Obiang Trial Opens in France, Defense Tries to Postpone
Teodorin Obiang, the son of Equitorial Guinea’s President Teodoro Obiang Nguema, went on trial in France on charges including corruption and embezzlement on Monday, with his defense lawyers using the first hearing to attempt to get his case adjourned.
Obiang, who as vice president is next in line to lead the impoverished West African country, is accused by French prosecutors of pilfering tens of millions of dollars and stashing it abroad.
The trial is just one of a string of legal actions in Europe and the United States that have revealed the astonishing wealth of the flashy scion, including French impressionist paintings, supercars, and the sequined glove from the film clip of Michael Jackson’s “Thriller.”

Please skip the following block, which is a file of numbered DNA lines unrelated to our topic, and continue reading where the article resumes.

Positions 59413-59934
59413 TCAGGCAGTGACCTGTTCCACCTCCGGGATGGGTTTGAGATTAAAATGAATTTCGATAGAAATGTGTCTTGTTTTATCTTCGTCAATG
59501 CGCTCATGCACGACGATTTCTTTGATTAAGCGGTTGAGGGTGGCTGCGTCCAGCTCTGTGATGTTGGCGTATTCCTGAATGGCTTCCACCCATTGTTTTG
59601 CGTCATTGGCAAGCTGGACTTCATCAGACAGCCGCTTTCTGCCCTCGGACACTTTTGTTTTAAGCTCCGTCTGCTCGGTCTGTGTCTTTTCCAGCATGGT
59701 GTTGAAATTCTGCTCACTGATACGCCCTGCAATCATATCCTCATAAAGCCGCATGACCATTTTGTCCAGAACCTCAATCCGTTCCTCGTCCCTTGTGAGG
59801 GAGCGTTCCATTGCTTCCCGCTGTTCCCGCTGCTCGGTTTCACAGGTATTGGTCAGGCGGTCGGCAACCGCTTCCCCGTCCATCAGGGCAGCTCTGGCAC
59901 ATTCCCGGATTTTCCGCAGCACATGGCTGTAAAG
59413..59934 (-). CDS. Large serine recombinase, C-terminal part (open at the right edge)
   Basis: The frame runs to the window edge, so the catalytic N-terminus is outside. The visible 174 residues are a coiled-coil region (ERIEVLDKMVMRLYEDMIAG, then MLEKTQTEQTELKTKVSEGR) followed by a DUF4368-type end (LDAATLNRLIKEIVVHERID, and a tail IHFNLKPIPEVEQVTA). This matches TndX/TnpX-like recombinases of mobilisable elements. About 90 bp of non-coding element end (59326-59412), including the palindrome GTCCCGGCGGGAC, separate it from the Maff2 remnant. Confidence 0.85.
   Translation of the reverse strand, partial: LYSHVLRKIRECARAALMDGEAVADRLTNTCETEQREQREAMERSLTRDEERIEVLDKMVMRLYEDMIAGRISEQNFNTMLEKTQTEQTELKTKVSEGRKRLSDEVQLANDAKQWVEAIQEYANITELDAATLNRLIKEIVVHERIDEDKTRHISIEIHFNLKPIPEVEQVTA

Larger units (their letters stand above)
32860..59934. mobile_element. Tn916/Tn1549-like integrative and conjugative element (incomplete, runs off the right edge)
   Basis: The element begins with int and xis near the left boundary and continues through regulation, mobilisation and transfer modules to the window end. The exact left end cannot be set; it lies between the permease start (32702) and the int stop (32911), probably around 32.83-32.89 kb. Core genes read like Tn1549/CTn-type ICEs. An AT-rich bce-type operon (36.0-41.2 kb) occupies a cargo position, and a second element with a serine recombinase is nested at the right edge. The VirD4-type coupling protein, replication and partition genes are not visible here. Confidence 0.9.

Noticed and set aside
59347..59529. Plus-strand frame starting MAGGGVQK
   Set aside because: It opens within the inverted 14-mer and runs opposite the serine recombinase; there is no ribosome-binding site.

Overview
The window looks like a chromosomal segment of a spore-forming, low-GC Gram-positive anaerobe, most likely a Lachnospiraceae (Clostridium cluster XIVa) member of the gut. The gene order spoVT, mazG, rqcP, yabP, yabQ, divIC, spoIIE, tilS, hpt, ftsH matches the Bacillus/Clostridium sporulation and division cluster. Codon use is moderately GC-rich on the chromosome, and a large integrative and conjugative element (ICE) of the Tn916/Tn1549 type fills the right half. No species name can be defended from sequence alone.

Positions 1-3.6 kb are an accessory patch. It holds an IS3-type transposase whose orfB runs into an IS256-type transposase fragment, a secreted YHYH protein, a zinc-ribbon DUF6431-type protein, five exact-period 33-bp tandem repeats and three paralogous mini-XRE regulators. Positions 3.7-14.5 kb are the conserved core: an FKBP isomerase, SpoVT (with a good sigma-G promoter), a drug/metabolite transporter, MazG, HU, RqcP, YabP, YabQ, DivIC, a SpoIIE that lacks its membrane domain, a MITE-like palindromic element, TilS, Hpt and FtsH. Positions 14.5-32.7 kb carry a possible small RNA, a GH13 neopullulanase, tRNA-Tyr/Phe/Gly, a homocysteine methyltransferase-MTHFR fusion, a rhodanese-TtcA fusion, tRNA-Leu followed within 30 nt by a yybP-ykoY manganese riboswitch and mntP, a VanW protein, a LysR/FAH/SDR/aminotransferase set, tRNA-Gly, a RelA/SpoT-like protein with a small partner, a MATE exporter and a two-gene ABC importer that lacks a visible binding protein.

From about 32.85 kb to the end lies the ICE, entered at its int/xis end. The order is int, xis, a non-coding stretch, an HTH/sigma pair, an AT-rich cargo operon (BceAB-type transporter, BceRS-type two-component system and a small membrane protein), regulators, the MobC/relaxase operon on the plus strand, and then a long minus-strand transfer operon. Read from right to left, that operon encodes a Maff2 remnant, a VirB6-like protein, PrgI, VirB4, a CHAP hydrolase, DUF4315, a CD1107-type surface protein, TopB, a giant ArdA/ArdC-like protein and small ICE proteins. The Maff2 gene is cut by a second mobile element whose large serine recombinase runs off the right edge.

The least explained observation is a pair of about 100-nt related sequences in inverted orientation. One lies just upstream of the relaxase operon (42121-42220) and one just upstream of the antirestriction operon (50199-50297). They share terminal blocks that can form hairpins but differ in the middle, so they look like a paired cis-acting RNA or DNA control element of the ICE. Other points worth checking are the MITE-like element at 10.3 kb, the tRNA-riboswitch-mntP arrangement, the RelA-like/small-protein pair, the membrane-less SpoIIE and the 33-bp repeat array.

Obiang reached a deal with the United States Department of Justice in 2014 to hand over more than US$ 30 million in assets bought in what US officials described as a “corruption-fueled spending spree” . He managed regardless to hold on to many of his assets, including the glove.
In Europe, authorities have seized assets including a Paris mansion worth more than $110 million and a 76-meter yacht.
Obiang’s lawyers on Monday called for the trial to be delayed to give them more time to prepare a defense. Obiang did not attend the hearing and gave his address as Malabo, the capital of Equitorial Guinea.
In December, the International Court of Justice in the Hague rejected a request by Equitorial Guinea to have the case suspended on the grounds of diplomatic immunity.
The case against Obiang represents a shift in attitude by authorities in France, which has long turned a blind eye to African kleptocrats using the country as a playground. The move comes after nearly a decade of pressure from anti-corruption groups Sherpa and Transparency International.